Despite what certain online and TV adverts suggest; finding the perfect job is not as simple as hitting the job boards.
Now that’s clearly a controversial statement and I’m sure to be hit with the “yes you would say that wouldn’t you” from sceptical readers but bear with me. It’s something that we have witnessed for some time now and feel job hunters should have a greater awareness of the impact the route they choose to find a new job can have on their long term prospects.
The problem that can happen when using job boards is ultimately a lack of control if you don’t do it right, which is one of the worst things that can happen when you are changing role and here’s why.
1. A Credibility Killer
Many candidates nowadays seem to start the thought process of changing jobs by hitting the job boards and “seeing what’s out there”. Now as a general exercise there’s nothing wrong with this, however it’s all too easy to simply click a button and bam! you’ve applied for a job that you’d give no more than a few seconds thought to. Would you do that if you had to telephone them or apply in writing?
The person receiving your speculative application will assume you have read about the role you have applied for, researched it and decided to apply because you have a clear idea as to what you are looking for and have made a calculated decision to apply. If you haven’t this will become apparent either from your lack of skills actually matching the requirements of the role or if you do get to interview you may come across as indecisive, lacking commerciality and unprofessional. The interviewer wants you to have thought this through and actually be interested in their company and the opportunity they are recruiting for.
The reason this effects your long term career? Well certainly in the world of accountancy where we specialise, it is wise to remember it is a VERY small world employers and agencies will remember you. Your application is your first impression.
2. The Gold Rush
The moment you decide to apply for a role on a job board you will be asked/told you have to upload your CV, set up an account, log all your details, provide inside leg measurements etc. Great that makes things easier doesn’t it.? Kind of yes, however what you are actually consenting to is for your CV and personal data being SOLD to anyone who subscribes to the CV download service, resulting in all your personal data being distributed to 100’s of recruitment agencies and employers (including your own if they are a subscriber).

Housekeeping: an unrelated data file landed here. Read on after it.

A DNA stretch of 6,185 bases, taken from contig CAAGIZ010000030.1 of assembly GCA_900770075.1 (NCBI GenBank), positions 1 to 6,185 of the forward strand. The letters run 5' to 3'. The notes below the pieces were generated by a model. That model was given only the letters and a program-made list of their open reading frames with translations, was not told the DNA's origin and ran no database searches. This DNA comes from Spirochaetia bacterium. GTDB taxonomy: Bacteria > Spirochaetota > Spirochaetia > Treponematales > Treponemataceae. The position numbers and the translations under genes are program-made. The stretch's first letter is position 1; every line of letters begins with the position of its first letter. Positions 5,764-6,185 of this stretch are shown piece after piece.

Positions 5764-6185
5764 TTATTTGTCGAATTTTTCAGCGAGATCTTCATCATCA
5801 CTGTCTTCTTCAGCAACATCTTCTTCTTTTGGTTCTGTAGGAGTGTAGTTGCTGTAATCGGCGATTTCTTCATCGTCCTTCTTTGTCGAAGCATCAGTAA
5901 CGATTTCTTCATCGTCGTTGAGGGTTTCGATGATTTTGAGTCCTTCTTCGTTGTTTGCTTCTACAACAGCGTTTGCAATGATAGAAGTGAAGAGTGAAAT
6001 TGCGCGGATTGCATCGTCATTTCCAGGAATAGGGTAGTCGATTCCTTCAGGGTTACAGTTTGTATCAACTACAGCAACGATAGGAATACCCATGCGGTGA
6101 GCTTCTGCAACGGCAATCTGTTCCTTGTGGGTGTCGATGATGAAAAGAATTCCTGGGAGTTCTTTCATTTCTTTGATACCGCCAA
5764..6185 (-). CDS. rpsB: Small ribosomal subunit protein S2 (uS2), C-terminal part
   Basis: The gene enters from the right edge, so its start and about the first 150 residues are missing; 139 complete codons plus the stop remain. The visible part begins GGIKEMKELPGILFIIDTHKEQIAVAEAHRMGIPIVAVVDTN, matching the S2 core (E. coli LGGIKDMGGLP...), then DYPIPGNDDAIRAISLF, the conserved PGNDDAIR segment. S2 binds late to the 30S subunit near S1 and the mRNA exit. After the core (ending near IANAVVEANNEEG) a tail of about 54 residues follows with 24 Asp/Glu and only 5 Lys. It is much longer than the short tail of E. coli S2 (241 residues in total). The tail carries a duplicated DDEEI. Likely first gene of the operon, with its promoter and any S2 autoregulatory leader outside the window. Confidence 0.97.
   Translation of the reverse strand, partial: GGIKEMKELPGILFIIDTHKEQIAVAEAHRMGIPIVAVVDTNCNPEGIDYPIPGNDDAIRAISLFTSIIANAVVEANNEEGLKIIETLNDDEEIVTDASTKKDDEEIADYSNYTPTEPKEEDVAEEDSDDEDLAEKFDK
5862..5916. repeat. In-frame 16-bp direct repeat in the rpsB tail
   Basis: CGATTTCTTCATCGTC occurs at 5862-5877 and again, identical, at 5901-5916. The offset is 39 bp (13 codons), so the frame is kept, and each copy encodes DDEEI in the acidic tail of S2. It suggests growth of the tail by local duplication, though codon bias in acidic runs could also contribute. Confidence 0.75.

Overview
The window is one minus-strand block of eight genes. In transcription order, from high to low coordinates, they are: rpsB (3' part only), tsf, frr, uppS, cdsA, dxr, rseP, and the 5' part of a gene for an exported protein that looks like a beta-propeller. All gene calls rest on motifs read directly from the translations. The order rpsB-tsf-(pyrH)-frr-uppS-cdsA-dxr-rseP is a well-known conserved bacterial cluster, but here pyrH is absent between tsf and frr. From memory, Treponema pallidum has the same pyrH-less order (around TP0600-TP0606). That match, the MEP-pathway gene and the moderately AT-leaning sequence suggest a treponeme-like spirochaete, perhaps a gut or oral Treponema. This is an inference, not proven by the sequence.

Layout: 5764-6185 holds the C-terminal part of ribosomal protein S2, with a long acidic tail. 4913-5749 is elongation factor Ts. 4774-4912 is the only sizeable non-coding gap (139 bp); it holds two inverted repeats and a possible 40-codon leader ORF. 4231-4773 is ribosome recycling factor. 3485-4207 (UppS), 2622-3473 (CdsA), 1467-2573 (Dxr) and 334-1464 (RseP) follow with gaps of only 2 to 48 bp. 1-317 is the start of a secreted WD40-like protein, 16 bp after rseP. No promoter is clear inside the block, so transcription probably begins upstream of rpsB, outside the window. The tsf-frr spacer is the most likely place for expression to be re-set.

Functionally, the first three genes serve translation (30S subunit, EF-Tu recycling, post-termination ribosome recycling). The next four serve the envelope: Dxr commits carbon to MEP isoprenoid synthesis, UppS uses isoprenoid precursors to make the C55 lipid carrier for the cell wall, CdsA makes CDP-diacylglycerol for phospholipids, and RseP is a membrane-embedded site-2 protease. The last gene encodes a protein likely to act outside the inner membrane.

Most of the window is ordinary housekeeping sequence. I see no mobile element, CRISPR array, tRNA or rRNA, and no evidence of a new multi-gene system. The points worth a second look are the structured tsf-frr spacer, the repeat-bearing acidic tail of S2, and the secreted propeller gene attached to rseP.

3. Losing the Race
About an hour or so later you should start receiving the first of many many phone calls from agencies contacting you or simply sending your CV out without consultation or your permission to any of their clients you may be vaguely suited to. At this point you have lost control and you are no longer able to have a discreet, discerning search for your ideal role.
You have now lost control of the the search for the job you want, your time will be absorbed fielding calls and emails from competing agents “selling you their jobs”.
4. The Interview Marathon
With agencies doing what they do, you will most likely be receiving calls along the lines of “I have a client that would like to meet you!” “How exciting” you think, “I have an interview!“ “but hang on how did they know what I am looking for and that my personality and career aspirations are exactly what the employer wants?! That’s incredible as we havent even spoken before!” Unless you really put the brakes on firmly here this is the point you start attending very frustrating and stressful interviews that given the right amount of advice and consultation you probably would have chosen to reject.
Job boards of course have their place, they help to demonstrate available roles, provide industry benchmarks, salaries etc. So use them to research and narrow down what you think you are looking for but keep your CV on your hard drive and your finger well away from the apply now button!
When you see a role you think you are interested in do some more research and then contact the employer in an email or telephone call, send your CV direct when you are ready and only in relation to a specific role. If it is a recruitment agency, again contact them directly and send your CV only if they have answered all your questions and they appear to be the best agency to source the type of role you are looking for and provide you with professional, credible advice to enable them to find the role you want.
Keep your valuable data to yourself until you are ready to share it.
In doing so you stand a much better chance of finding the perfect role and minimise the heartache finding it!